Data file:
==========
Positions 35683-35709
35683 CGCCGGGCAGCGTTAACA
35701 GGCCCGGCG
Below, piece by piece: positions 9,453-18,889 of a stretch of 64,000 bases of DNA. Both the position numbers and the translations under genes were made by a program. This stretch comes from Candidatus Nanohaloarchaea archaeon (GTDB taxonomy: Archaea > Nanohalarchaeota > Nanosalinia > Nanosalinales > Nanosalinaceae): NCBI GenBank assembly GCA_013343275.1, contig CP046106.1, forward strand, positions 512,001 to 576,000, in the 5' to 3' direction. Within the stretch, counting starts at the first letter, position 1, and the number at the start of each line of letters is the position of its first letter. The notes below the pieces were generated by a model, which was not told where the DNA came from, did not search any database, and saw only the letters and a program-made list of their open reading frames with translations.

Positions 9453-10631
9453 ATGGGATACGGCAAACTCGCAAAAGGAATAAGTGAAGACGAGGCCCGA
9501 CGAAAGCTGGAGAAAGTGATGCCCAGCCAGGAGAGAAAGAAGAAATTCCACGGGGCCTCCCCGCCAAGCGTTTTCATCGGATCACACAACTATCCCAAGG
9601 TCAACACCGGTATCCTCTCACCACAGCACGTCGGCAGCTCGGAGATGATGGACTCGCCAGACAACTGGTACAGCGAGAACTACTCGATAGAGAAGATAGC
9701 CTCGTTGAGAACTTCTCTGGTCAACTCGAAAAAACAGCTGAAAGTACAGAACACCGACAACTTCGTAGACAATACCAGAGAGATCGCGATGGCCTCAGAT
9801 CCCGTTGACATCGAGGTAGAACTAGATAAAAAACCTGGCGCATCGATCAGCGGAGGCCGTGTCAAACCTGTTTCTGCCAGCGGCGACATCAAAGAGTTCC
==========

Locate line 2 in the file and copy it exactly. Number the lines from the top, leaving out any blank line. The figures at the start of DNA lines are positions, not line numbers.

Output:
35683 CGCCGGGCAGCGTTAACA